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14 Sep 2021 | 09:53

Supermarket prices rise as cost pressures mount

(Sharecast News) - Supermarket prices rose sharply in September as grocers cut in-store promotions amid increased cost pressures, a survey showed. Like-for-like grocery prices rose at an annual rate of 1.3% in the four weeks to 5 September, picking up from 0.4% recorded in August, according to figures from Kantar.

Prices rose fastest for savoury snacks, cat food and cakes and pastries, more than offsetting declines for bacon, vegetables and cooking sauces. Kantar said the rise was caused by grocers slashing in-store discounts and switching to everyday low prices.

Supermarkets and their suppliers are facing rising cost pressures as commodity and delivery prices rise amid increased Brexit red tape and a shortage of delivery drivers that is pushing up wages. The British Retail Consortium has warned more price rises are on the way and consumer goods companies such as Unilever have said they will have to increase prices.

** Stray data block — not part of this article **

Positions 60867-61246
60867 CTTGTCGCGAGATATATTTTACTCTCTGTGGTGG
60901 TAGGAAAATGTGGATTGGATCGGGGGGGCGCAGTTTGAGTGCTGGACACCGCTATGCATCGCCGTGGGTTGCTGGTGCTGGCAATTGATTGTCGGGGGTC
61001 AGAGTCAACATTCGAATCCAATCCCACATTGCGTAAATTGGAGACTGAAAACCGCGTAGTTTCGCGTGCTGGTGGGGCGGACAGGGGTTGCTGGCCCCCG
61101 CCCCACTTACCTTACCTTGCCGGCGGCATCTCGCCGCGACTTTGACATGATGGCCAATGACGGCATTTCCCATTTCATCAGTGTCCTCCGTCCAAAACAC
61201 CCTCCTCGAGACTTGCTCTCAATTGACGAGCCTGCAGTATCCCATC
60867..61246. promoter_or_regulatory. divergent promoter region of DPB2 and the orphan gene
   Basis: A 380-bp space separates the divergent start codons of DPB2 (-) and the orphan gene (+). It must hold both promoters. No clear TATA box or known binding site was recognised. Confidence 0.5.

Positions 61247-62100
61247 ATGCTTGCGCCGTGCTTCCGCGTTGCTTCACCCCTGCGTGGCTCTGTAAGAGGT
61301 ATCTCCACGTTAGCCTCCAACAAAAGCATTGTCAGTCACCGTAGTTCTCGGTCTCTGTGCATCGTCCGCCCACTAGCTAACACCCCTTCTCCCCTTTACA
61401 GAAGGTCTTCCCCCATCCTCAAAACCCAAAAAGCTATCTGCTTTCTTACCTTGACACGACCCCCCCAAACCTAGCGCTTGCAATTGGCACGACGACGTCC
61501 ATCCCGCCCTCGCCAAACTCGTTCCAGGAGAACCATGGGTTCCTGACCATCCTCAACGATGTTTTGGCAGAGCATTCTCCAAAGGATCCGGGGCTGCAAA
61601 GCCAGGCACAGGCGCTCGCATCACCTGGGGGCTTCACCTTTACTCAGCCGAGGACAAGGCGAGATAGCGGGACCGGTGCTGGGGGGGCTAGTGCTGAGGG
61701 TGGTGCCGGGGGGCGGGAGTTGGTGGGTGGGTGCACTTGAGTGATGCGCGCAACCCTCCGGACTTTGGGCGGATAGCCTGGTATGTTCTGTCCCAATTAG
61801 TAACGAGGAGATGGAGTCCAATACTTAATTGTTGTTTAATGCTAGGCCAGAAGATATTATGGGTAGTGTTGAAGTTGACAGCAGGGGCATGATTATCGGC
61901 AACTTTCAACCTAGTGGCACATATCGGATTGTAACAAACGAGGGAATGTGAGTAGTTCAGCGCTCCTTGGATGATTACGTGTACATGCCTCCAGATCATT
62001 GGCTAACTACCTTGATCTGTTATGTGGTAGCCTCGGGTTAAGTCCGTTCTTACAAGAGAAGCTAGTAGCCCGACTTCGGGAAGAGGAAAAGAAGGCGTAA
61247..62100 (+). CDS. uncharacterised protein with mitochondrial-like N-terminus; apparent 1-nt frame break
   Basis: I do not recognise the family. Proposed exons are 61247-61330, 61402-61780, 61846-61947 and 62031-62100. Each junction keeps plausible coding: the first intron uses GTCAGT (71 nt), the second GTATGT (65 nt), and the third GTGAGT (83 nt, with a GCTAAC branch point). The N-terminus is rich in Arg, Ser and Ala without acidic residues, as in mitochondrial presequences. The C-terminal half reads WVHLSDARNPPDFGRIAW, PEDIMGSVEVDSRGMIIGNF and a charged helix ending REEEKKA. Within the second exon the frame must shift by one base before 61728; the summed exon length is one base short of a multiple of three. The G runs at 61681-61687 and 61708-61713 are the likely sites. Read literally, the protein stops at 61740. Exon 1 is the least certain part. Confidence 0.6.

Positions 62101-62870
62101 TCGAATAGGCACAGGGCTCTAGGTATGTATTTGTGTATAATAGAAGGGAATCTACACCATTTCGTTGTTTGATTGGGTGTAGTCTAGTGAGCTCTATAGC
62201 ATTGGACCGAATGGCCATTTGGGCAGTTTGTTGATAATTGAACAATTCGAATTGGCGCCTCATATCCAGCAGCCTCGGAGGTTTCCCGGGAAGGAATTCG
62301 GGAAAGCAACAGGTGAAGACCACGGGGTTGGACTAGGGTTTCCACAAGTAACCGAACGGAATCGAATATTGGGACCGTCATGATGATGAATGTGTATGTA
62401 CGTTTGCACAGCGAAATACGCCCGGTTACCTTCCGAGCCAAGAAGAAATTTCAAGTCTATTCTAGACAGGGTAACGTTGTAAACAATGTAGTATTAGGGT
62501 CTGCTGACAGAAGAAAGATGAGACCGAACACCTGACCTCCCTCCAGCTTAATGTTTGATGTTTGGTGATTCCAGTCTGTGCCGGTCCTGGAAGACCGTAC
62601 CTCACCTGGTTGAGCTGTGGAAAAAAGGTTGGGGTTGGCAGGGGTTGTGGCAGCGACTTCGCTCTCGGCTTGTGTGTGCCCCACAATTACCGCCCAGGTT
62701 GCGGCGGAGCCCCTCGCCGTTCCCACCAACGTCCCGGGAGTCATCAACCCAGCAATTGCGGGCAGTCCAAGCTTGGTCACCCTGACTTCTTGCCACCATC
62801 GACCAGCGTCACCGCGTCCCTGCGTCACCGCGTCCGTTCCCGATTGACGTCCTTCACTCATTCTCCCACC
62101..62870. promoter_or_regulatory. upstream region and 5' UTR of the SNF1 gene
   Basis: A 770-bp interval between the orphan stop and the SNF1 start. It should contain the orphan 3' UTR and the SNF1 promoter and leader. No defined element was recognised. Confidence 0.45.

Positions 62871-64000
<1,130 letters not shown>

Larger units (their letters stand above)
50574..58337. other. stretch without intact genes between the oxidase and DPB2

Fraser McKevitt, head of retail and consumer insight at Kantar, said: "For much of 2021 shoppers have been shielded from price increases, with more being sold on promotion this year compared to 2020. But in the past month only 27.5% of spending was done on deals. Other than the early days of lockdown last year, that is the lowest level recorded in 15 years."

Prices are rising as shopping patterns shift with people returning to work and the new school year starting. Kantar said sales of ready meals were rising as home cooking fatigue set in and that there were fewer big online orders. People are moving back to stores and the average value of an online shop has fallen by £17 from its pandemic peak.

Year-on-year grocery sales fell 1.9% in the three months to September but are still 8.7% higher than before the pandemic. Food sales will face further pressure as people spend money in cafes when they return to work instead of making meals at home, Kantar predicted.

Waitrose and Tesco bucked the negative trend, recording sales increases of 2.2% and 0.2% respectively in the 12-week period. The biggest loser was the Co-op with a 5.6% drop followed by Morrisons where sales fell 4.9%. Ocado's sales fell 1.5% but were still up 41.5% from two years earlier after online sales boomed during the crisis. Sainsbury's sales fell 1.6% in the 12-week period from a year earlier.

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